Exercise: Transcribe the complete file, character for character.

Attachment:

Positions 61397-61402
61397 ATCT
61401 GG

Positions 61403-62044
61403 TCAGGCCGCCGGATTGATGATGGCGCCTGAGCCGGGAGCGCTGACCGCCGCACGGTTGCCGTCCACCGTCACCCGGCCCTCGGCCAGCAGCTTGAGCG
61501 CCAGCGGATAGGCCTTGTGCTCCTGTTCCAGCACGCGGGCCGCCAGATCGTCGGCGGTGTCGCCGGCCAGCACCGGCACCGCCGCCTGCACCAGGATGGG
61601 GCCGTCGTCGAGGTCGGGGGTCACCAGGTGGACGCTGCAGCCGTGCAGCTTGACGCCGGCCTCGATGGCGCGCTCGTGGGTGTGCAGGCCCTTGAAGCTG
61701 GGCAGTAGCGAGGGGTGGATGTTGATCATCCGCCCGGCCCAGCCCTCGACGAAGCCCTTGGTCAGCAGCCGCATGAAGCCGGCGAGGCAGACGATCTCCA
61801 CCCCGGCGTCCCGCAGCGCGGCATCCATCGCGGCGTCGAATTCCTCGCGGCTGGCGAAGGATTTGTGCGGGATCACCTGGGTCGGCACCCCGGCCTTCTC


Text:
Positions 61397-61402
61397 ATCT
61401 GG

Positions 61403-62044
61403 TCAGGCCGCCGGATTGATGATGGCGCCTGAGCCGGGAGCGCTGACCGCCGCACGGTTGCCGTCCACCGTCACCCGGCCCTCGGCCAGCAGCTTGAGCG
61501 CCAGCGGATAGGCCTTGTGCTCCTGTTCCAGCACGCGGGCCGCCAGATCGTCGGCGGTGTCGCCGGCCAGCACCGGCACCGCCGCCTGCACCAGGATGGG
61601 GCCGTCGTCGAGGTCGGGGGTCACCAGGTGGACGCTGCAGCCGTGCAGCTTGACGCCGGCCTCGATGGCGCGCTCGTGGGTGTGCAGGCCCTTGAAGCTG
61701 GGCAGTAGCGAGGGGTGGATGTTGATCATCCGCCCGGCCCAGCCCTCGACGAAGCCCTTGGTCAGCAGCCGCATGAAGCCGGCGAGGCAGACGATCTCCA
61801 CCCCGGCGTCCCGCAGCGCGGCATCCATCGCGGCGTCGAATTCCTCGCGGCTGGCGAAGGATTTGTGCGGGATCACCTGGGTCGGCACCCCGGCCTTCTC